Unless you're in the armed forces or an astronaut, you haven't flown at supersonic speeds ever in your life. Well that's about to change thanks to the Aerion AS2 supersonic business jet, a project backed by Airbus. Look at that damn thing! Mach 1.6 (that's about 1,200 mph) means the jet can fly from New York to London in less than three hours.
Please prepare for take-off.
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Normal cruising speed of the jet will be between Mach 1.4 and 1.6, and Aerion is claiming that the jet won't lose efficiency at supersonic speeds like the Concorde. That's due to the odd shape of the wings, which they've been testing in conjunction with NASA by attaching a scaled version to the bottom of an F15.
Inside, the small cabin regains some space normally lost to the galley, for which there's a greatly reduced need, since the flights are shorter. It can seat up to 11 people and comfortably sleep four.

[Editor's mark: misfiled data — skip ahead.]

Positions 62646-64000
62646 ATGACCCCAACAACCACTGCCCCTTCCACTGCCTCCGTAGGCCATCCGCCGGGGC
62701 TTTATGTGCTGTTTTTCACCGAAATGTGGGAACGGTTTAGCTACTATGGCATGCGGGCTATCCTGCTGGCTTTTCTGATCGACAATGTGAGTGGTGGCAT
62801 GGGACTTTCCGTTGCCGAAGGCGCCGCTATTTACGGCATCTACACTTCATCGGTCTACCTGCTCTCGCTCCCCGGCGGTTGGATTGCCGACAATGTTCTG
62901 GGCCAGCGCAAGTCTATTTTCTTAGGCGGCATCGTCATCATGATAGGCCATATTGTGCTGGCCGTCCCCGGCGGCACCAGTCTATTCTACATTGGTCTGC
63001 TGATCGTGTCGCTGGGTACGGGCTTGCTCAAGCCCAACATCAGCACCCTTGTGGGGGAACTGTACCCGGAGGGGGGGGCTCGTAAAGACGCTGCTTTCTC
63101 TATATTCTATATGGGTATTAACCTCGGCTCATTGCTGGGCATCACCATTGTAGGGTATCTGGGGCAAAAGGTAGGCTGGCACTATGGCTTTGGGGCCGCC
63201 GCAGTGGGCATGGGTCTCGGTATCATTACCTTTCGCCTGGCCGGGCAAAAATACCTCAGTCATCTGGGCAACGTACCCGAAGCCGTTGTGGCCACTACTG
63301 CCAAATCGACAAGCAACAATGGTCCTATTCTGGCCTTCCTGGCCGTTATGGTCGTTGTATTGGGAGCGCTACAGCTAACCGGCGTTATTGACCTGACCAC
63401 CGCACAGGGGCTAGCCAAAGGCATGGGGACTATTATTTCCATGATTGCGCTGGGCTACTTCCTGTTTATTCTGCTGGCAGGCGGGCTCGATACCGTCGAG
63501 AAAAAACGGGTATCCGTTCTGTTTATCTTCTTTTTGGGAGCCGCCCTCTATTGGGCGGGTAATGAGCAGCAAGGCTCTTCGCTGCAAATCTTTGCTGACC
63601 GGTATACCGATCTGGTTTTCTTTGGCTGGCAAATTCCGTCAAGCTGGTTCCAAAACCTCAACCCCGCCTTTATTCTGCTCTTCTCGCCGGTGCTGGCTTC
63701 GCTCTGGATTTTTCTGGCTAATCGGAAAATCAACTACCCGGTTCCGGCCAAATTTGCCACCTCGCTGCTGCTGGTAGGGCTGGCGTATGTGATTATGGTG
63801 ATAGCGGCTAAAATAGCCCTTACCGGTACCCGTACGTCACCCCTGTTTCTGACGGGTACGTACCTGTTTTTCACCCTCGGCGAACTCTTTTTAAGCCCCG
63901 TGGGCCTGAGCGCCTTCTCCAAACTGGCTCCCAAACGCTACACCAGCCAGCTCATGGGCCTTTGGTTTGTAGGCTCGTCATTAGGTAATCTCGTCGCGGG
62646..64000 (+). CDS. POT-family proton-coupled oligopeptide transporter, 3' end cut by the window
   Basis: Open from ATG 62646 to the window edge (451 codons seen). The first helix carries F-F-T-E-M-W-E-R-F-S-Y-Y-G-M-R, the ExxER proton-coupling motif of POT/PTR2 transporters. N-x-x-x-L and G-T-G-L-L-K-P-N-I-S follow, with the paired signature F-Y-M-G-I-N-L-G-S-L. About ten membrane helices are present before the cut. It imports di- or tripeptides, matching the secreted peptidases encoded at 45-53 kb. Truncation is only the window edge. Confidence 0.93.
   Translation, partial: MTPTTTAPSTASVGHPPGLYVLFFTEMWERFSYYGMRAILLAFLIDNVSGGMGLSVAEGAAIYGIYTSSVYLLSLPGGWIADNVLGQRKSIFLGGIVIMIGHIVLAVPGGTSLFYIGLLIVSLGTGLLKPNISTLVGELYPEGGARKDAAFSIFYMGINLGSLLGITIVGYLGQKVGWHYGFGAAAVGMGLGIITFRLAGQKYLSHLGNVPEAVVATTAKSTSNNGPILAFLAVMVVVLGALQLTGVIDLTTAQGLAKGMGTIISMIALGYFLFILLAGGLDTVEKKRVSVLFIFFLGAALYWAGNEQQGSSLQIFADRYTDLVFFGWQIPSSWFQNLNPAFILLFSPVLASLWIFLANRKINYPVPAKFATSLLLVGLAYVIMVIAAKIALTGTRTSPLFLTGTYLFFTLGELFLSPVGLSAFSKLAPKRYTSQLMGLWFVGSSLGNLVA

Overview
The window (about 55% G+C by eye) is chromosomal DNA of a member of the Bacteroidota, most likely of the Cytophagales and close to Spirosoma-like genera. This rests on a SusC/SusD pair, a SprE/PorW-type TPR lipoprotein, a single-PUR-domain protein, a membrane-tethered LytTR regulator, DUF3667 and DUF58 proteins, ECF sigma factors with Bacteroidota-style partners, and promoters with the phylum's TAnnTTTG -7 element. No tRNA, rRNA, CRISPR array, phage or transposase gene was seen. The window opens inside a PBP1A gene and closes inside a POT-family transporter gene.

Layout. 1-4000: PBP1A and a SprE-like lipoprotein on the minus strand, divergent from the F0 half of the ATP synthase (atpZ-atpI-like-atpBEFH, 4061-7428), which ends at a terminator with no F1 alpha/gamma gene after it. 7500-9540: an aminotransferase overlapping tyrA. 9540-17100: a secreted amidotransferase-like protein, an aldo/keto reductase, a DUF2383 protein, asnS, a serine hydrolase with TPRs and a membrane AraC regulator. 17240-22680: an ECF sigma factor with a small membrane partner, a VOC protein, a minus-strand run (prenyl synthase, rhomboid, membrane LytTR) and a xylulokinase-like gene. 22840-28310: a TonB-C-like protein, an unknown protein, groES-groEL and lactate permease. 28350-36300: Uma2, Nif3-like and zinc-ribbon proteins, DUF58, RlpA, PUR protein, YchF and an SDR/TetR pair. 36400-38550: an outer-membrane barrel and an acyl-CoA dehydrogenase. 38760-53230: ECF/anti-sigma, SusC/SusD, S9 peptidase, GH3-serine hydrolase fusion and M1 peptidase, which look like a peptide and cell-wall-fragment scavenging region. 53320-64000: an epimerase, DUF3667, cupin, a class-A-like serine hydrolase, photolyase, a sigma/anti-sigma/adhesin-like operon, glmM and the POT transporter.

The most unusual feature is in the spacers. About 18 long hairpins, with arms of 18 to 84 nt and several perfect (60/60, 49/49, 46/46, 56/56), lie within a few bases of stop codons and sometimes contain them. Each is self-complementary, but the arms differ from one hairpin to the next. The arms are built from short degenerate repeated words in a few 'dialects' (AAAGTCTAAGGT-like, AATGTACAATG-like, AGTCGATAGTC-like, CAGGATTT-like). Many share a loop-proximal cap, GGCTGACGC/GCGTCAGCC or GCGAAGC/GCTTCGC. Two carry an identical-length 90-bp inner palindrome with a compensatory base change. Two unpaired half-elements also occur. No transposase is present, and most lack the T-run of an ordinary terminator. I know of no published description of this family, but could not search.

The plane is made out of carbon fiber and titanium which helps keep the weight to a minimum, in turn reducing the need for long runways. Translation: this can take off and land at most airports.
The catch? Well, there are two: United States law still prohibits supersonic flight over the mainland because of sonic booms—though Aerion is convinced the AS2's boom will be significantly quieter than that of the Concorde—and you'll have to wait a while before selling your kidneys and placing your order. Even with Airbus's help, first flights are still a few years off. Still, this is a realistic look at the future of every CEO's new travel plans.
Aaron Miller is the Rides editor for Supercompressor, and can be found on Twitter. His grandfather flew on the Concorde and didn't bring him along. He's still never gone supersonic.